Thursday, August 26, 2010

Last night I had the privilege of teaching Psalm 74. Psalm 74 may well be the most heart-wrenching psalm in the psalter thus far that we’ve studied. The Babylonians led by King Nebuchadnezzar have ransacked Judea, Jerusalem, and utterly destroyed everything. They raided the Temple and burnt everything. Psalm 74 responds to this horrendous difficulty.

If you were to ask any Jewish person what the most precious symbol of worship is to them they would immediately respond: the Temple. The Temple symbolized God’s presence and God’s protection. And for God to allow the (more!) wicked Babylonians to come and utterly destroy His people and His dwelling place on earth was utterly shocking for the Jewish people (and Habakkuk—just read his prophecy).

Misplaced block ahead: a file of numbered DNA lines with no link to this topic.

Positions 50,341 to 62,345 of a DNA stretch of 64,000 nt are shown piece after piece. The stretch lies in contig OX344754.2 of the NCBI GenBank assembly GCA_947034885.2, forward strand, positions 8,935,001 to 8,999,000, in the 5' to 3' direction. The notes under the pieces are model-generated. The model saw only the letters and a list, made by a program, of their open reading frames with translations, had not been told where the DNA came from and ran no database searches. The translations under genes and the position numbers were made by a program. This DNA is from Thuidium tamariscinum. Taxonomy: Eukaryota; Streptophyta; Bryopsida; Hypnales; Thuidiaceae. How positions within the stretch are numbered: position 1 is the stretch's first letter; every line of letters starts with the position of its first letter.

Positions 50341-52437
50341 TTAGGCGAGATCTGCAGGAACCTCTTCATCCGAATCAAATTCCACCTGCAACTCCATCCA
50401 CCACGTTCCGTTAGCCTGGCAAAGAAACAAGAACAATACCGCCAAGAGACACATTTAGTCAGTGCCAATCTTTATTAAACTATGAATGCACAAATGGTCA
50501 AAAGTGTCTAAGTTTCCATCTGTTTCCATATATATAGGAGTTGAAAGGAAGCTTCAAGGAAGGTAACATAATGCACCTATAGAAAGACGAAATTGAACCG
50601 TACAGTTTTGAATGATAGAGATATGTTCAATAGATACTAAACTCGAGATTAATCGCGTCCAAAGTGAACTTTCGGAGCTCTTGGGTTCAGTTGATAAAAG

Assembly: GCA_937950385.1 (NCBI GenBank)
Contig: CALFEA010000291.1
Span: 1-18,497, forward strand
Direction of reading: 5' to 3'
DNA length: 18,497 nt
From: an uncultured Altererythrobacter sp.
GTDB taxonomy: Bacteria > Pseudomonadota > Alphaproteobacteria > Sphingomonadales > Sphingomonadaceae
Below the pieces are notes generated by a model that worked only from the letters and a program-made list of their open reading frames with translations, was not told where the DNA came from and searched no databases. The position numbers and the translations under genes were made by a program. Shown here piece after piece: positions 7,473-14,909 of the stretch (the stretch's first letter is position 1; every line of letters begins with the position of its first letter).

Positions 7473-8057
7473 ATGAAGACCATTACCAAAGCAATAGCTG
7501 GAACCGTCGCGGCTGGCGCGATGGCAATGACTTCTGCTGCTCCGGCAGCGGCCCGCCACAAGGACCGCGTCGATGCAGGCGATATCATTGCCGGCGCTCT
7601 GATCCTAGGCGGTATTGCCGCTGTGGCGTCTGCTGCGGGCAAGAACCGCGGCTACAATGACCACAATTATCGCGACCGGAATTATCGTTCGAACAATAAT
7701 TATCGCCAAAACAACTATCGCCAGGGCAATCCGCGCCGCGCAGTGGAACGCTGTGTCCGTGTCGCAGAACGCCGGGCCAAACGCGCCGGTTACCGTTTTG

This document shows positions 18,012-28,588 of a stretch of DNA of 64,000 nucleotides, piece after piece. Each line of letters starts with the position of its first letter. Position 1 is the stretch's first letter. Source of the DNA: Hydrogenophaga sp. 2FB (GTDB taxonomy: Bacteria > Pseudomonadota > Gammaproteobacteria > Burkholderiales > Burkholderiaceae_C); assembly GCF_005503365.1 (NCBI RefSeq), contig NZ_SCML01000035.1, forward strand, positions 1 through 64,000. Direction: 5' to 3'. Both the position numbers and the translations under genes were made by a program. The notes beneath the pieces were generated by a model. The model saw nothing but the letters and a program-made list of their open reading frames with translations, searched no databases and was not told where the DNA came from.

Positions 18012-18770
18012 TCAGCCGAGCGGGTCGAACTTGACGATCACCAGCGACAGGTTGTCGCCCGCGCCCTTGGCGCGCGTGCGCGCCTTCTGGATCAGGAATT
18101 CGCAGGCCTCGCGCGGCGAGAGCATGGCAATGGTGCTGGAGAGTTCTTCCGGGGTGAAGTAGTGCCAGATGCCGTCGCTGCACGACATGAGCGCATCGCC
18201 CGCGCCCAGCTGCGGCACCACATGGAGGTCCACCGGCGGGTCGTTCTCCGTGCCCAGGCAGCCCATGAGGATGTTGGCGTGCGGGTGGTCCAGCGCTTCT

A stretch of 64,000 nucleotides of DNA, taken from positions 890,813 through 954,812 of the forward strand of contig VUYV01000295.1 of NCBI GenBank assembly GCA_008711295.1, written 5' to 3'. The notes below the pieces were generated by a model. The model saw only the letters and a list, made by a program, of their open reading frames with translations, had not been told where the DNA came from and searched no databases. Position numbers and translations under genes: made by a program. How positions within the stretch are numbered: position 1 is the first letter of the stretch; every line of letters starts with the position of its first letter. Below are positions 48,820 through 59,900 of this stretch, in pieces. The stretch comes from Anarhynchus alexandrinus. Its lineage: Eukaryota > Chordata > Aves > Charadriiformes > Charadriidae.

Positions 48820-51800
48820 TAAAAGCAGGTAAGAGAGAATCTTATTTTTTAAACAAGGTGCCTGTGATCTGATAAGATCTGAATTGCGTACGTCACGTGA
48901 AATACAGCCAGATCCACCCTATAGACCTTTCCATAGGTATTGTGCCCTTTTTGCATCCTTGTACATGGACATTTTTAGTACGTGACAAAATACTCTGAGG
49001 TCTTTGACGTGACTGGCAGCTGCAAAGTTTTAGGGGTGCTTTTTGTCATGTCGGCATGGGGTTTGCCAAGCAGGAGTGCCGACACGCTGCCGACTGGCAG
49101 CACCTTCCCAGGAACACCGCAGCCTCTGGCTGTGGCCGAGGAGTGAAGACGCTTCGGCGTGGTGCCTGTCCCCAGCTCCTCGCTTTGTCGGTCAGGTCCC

The application I brought out last night at our study was this. When the most devastating disaster invades your life how do you respond? Psalm 74 gives the response of the psalmist (a descendant of Asaph). But how would you and I respond?

Most of the psalm is questioning God, wondering why God would abandon and reject His very sheep whom He sovereignly redeemed and purchased (v.2). I love, however, the stark transition in v.12: “But as for God, He is my King from of old.” What a transition. Regardless of how bad things get; no matter how torrential the tornado swirls upon your head, remember that God is the King and that God is the Ancient of Days.

The psalmist then meditates on the unrivaled sovereignty of God revealed in his power over creation and the universe (vv.13-17).

The lesson for us to learn can be found here: when the most devastating event happens, reveal your heart to God in honest prayer, remember the power of God, and trust in God’s sovereign plan and deliverance.

In our day and age, we do well to learn this lesson and seal it upon our hearts and minds.

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